Andrea Westerlind is a retailing pioneer, she owns a small chain of stores, runs a showroom, designs a line and founded an outdoor-themed trade show. And yet she still finds time for a daily hike or bike ride.

“We bring in things that are pretty but also functional. Everything has to fit in with that framework,” explains Andrea Westerlind, the owner of Westerlind, her New York City–based urban outdoor mini business empire that now encompasses four brick-and-mortar stores in the US, an online shop, a multibrand wholesale showroom and a just launched in-house apparel line that she designs.

Westerlind store in SoHo, New York City
Photo: Westerlind
Westerlind store in SoHo, New York City

In the four years since she opened the first Westerlind store on Spring Street in New York’s trendy SoHo neighborhood, this native Swede has seen her business mushroom. She now operates additional shops in Eden, Utah at the base of Powder Mountain (opened summer 2015); Marin, California near San Francisco (opened fall 2015) and Jackson Hole, Wyoming (opened February 2017). And there are more to come: A shop in Denver will welcome its first customers later this year to be followed by one in Los Angeles in 2019. Stocked with bestselling brands such as Goldwin, Helly Hansen, New Balance, Danner Boots. Birkenstock and Vuarnet–the New York location impressively sold 55 pair of the brand’s $600 Glacier Sunglasses in one week during Christmastime–the typically classic and clean Scandinavian shops are expertly curated to sell outdoor merchandise to generally well-heeled city dwellers. “It’s very hard to speak about demographics. Our customers are 17 or 70. It’s a very wide spread,” she says of her client base. “Most of our locations have urbanites shopping there. Even in Jackson Hole a lot of our customers are from the city on vacation.” She adds: “I think demographics in big cities are sort of nonexistent anymore. I’ve seen old men in Supreme hats and young guys in Barbour coats. People just appreciate good product and iconic style.”

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And they are willing to pay for it. “I think the urban customer has less space and more money so we want to buy fewer but better things,” Westerlind notes.

That said, this entrepreneur believes that her shoppers while technically being city mice, really do appreciate the outdoors. “Most of my customers are like me. I have a ski house in Utah and I go hiking almost every weekend and I really live for sailing and skiing and hiking and running but I just happened to be an urban resident. And I really try to combine those two–like every day there is a bike ride or a walk outside.”

And what’s her secret of being such an effective retailer? “For us it’s about education. We really try to show people how to use three-layer method or dress in three layers for all different climates. Through our stores and our website that’s really our mission. And then doing it in a very stylish way, of course.”

Having the showroom also helps. “We’re really crafty when it comes to combining the showroom business with the retail and the two support each other a lot,” she notes. “So when we branch out it is not like we’re starting a whole new business. A lot of the pieces are there already.” At the same time she notions another outdoor retailer as one of her biggest inspirations: “Our spring collection is inspired by Gary Neptune. He has a store called Neptune Mountaineering in Boulder, Colorado and also has one of the largest mountaineering museums in the US. We became friends when I moved to the US and he invited me to his home and taught me to rock climb and showed me his museum and talked a lot about functional product and what’s good design and bad design. He’s this sort of grumpy old man but who really has a point of view that is very unique. His store is one of the biggest inspirations in my career.”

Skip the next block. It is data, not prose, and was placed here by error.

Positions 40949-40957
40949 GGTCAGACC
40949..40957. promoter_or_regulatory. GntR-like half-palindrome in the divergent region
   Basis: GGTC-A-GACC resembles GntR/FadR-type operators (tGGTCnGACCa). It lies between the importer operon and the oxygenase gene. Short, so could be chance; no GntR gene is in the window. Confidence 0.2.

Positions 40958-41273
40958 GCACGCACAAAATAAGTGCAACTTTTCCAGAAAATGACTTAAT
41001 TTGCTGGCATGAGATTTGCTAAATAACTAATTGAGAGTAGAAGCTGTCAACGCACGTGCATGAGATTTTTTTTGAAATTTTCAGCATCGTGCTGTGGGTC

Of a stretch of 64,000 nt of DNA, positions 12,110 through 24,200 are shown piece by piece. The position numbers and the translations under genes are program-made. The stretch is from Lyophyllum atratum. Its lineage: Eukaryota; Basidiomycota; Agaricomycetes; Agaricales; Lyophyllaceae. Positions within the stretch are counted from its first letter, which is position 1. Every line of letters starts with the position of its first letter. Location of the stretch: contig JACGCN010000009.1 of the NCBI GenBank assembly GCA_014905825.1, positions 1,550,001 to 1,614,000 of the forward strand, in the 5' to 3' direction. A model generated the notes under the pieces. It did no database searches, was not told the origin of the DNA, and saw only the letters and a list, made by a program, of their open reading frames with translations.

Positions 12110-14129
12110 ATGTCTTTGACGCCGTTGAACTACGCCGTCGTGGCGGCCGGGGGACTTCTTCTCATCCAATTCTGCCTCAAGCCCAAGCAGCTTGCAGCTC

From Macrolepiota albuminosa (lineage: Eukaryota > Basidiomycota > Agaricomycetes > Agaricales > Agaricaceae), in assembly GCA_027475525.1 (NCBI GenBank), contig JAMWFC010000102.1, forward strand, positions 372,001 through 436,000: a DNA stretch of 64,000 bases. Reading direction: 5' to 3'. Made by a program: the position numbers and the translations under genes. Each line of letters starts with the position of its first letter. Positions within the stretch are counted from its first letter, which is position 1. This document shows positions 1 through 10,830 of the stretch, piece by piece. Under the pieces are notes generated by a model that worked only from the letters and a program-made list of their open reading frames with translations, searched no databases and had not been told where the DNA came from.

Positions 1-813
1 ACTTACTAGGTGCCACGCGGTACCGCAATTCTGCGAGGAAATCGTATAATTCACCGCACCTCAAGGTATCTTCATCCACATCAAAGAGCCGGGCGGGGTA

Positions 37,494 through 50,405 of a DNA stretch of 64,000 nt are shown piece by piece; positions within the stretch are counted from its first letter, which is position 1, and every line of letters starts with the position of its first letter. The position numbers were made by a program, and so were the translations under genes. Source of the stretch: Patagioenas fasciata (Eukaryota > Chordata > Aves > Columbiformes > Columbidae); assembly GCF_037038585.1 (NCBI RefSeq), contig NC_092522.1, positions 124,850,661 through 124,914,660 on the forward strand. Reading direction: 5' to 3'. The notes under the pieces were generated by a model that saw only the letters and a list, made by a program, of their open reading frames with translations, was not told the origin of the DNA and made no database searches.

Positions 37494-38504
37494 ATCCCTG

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Being a part of the industry seemed to be her fate from the get-go. The third generation of a fashion manufacturing family in Sweden, she says learned the business “around the dinner table.” Infused with her country’s love of the outdoors, she moved to the US to start an outdoor showroom and very successfully took over the US distribution of Fjallraven at the time, placing the brand in such hip shops as Opening Ceremony and Barneys New York. “The brand really took off and it started this wider movement,” she recalls. “A lot of other brands became interested in using the same strategy.” And she now agrees that said crossover strategy is here to stay. “It’s not a trend anymore. It’s sort of a part of almost every shop, to have functional garments.”

Busy as she is, Westerlind, who also founded Above Tree Line, the outdoor-themed show-within-a-show at the Capsule trade fair, is please where her business is–and with the path where it’s headed. “We’re not like we’re the best or the biggest,” she says. “We are just here to provide great product and service and it seems to be working.”

Read and see more interesting stories and insights in our new Outdoor ISSUE here.
The Outdoor Issue, #285
Photo: Sportswear International
The Outdoor Issue, #285

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